The much anticipated official annual list by the Swedish Language Council depicts a country obsessed with news, the internet and the changing media landscape, wrestling with sexual and racial norms, and quick to absorb trends (and vocabulary) from the English-speaking world.
“They are telling us something about not only Sweden but about the world, I think,” says Lena Lind Palicki, from the Swedish Language Council's New Words Group.
“We have words about war and terror and things that happened in 2015, but we also have a lot of words about the internet and other kinds of new phenomena.”
She argued that tumultuous world events of 2015, such as the onward march of ISIS in Syria and Iraq, the EU refugee crisis, and the global deal stuck in Paris on the environment meant news vocabulary was unusually dominant in the annual list.
Such words include 'terror-resan', describing the journeys of second-generation immigrants to join ISIS on Syria, 'sjalvradikalisering', describing those drawn to radical ideologies without face-to-face contact with other extremists, and 'transitflykting', describing refugees entering a country aiming to pass through unregistered.
But she also pointed to new words like 'svajpa' (to swipe, usually between pages on a mobile device), 'nyhetsundvikare' (news avoider), 'klickokrati', a world in which politicians and the media respond slavishly to what internet users click on, and 'faktaresistens' (doggedly sticking to a belief, despite powerful evidence to the contrary) as signs of how the internet was changing the media.
“It’s about news and how the media works today — words like ‘nyhetsundvikare’, and ‘faktaresistens’: you don’t get the news, or you don’t believe in the news, or you don’t believe in facts.”
She said that 'klittra', a new word for female masturbation which won a competition held by the Swedish Association for Sexuality Education (RFSU), followed a recent Swedish trend of developing new words for political effect.
“The idea is that you need new words for a new society, and these kinds of norm-critical words are very popular,” she said. “It started with 'hen' in 2012.”
Klittra won the RFSU competition because “it highlights the importance of the clitoris for pleasure”, in a way 'onanera', the original male-centric word for masturbation failed to do.
Another new word in the same category was 'värdgraviditet', roughly ‘care pregnancy’, which is intended to put a more positive spin on surrogate motherhood, or ‘surrogatmödraskap’.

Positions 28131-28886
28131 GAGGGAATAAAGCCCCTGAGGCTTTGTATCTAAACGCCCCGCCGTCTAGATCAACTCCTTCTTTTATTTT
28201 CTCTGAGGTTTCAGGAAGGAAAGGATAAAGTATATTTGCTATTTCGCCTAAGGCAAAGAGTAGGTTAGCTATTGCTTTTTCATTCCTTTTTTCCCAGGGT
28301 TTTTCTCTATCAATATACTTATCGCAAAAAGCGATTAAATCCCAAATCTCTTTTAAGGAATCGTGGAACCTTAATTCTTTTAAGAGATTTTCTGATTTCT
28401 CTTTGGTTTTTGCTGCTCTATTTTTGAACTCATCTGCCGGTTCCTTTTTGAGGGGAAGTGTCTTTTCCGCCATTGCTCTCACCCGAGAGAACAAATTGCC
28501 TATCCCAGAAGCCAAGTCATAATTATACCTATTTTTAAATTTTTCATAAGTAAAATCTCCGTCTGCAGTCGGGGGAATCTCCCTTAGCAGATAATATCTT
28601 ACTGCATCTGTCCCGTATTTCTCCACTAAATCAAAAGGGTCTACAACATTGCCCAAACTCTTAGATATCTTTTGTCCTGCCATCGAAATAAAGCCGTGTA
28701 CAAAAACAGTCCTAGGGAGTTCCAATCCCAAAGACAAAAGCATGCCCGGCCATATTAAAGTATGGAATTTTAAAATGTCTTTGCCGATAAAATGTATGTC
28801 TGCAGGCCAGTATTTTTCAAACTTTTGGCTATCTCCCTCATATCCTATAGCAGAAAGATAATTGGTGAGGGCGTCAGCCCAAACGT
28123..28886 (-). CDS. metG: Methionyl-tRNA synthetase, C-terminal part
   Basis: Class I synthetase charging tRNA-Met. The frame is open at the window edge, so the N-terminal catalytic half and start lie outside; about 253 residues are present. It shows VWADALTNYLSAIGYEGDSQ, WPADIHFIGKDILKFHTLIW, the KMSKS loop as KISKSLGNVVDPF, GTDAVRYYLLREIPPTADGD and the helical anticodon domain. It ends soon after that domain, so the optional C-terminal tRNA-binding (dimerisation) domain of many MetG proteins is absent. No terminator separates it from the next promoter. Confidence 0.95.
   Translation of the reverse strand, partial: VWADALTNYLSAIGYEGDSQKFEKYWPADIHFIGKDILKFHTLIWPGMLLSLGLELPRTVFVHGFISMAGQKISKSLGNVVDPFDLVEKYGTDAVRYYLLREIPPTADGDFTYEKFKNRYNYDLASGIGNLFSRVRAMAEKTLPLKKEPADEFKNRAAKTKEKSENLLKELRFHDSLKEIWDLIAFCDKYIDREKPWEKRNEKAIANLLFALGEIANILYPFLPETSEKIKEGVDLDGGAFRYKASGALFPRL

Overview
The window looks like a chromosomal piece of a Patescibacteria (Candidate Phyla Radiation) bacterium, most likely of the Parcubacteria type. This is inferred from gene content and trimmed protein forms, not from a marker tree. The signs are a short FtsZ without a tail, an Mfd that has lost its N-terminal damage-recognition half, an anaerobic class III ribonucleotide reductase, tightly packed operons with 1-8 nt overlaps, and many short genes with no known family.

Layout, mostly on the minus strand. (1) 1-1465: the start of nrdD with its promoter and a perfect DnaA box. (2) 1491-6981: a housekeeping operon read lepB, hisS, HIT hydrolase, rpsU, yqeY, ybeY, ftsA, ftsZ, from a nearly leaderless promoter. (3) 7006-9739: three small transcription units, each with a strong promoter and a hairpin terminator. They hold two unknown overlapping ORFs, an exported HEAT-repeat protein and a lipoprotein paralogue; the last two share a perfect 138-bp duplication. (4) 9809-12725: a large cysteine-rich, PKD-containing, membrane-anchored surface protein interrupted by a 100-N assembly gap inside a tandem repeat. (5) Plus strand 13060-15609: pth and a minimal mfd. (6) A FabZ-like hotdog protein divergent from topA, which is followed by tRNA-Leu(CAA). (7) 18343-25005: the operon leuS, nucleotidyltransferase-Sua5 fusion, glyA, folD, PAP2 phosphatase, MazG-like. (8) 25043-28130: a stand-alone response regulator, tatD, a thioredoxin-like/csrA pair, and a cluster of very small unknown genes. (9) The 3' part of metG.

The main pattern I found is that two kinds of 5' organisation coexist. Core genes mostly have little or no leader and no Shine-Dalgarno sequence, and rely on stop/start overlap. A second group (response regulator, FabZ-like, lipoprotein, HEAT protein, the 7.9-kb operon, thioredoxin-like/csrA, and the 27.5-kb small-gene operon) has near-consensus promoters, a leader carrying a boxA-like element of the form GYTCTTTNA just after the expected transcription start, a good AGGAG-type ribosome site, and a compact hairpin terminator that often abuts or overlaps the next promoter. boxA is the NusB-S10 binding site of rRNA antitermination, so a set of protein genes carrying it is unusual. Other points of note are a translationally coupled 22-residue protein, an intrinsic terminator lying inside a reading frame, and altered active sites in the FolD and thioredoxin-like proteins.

Then there are words which indicate how the internet is changing Swedish society, such as 'rattsurfa', which describes how drivers crawl along slowly in traffic as they simultaneously surf the net, 'ögonkramp', the eye pain experienced by those who spend too long staring at a screen, and 'svischa', to transfer money to a friend or shop using the Swedish phone payment system Swish.
Finally, there are words drawn directly from English, such as 'vejpa', to 'vape' or smoke an e-cigarette, 'douche', meaning a loser, 'groupie', a group photo taken on a mobile phone, and 'cosplay', describing physical roleplay games where participants put enormous effort into their appearance.
Here are the top 20 new words from the Swedish language council’s 2015 list.
To masturbate if you are a woman
The assumption that the ideas white people have for what is normal are shared by people of other ethnicities
A prefix describing anything purtaining to those with developmental disorders
The condescending way men talk down to women, explaining basic facts
From the news
To disinvest, normally by selling shares in companies involved in industries viewed as unsustainable or unethical
A migrant from another EU country.
The dogged insistence some people have in sticking to their belief in the face of hard facts indicating the contrary
Self-radicalisation. The phenomenon through which some people are drawn into extremist ideologies without face-to-face contact with others.
A journey to another country to join a terrorist organisation. Used in 2015 to describe those travelling to Syria and Iraq to join ISIS.
A refugee crossing a country with the aim of getting to another country where they aim to register as an asylum seeker.
The sharing economy. Used to describe internet and mobile apps like Airbnb, where people rent out their houses, or cars to others.
To transfer money to a friend or shop using the Swedish phone payment system Swish
The eye pain experienced by those who spend too long staring at a screen
Someone for whom creating and uploading videos to YouTube has become their main occupation or job
Physical roleplay games where participants put enormous effort into their appearance
To dumpster dive, or retrieve useable food and other objects from what others throw away
A group photo taken on a mobile phone
The phenomenon in which men over-explain basic things to women in a condescending way
to 'vape' or smoke an e-cigarette